The Catalan giant’s success is based on a straightforward two-sided strategy; build the most productive youth academy on the planet, while investing heavily in the transfer market. Indeed, while six of the starting team at Wembley were trained at La Masia, Barcelona’s much-lauded academy, the club has also invested hugely in the transfer market over the past decade, while also baring the largest wage bill of any football club.

In response United has only two options: plan for immediate needs and work towards a better tomorrow. In this United’s historic strategy is not wholly different to Barça’s, with the Reds seeking to augment lavish spending with talented youngsters trained at Carrington. More recent austerity has seemingly curbed the club’s net transfer spend at a time when the academy is producing a relatively limited crop of first-team-ready youngsters.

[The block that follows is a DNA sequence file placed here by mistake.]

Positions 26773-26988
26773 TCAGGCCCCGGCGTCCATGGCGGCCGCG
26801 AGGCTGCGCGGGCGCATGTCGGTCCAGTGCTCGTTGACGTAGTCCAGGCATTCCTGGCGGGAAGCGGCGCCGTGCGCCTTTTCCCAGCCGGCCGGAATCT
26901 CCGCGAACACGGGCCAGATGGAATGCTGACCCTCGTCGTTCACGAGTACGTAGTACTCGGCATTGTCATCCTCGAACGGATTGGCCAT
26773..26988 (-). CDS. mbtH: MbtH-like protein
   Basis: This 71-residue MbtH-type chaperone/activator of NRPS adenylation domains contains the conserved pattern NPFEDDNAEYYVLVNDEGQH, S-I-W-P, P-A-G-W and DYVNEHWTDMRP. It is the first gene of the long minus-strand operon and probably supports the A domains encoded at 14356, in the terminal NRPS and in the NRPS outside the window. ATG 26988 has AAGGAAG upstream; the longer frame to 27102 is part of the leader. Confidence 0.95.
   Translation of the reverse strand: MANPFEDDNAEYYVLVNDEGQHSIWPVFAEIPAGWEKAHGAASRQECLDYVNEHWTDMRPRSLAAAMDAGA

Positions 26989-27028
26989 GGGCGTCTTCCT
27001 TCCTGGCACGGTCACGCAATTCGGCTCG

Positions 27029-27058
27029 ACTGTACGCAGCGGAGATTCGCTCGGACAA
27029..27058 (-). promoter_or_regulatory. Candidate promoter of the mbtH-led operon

In this both United’s chief executive David Gill and his club manager offered hope and a prescient warning today. Gill, a staunch supporter of the Glazer regime which has drained around £400 million out of the club in the past five years, hinted at heavy investment this summer. Meanwhile, Ferguson warned that Barcelona will continue to enjoy a structural advantage if the Football Association continues to control youth development policy.

“It will be a busier than usual summer this year,” Gill told MUTV, with United set to confirm deals for David de Gea, Ashley Young and Rafael Varane in the coming week.

“I will be going away at some point in June and be back for the start of our tour but I will be on with player stuff for the next few weeks I am sure.”

The question on most fans’ lips is whether Gill and his paymasters will sanction heavier spending on proven talent, in addition to youth’s promise. After all, while Barça has produced a rash of outrageously talented players from La Masia, the club also spent around €90 million on Danni Alves, Javier Mascherano, Eric Abidal and David Villa in recent seasons. That figure does not include the €65 million largely wasted on Zlatan Imbrahimovic in summer 2009.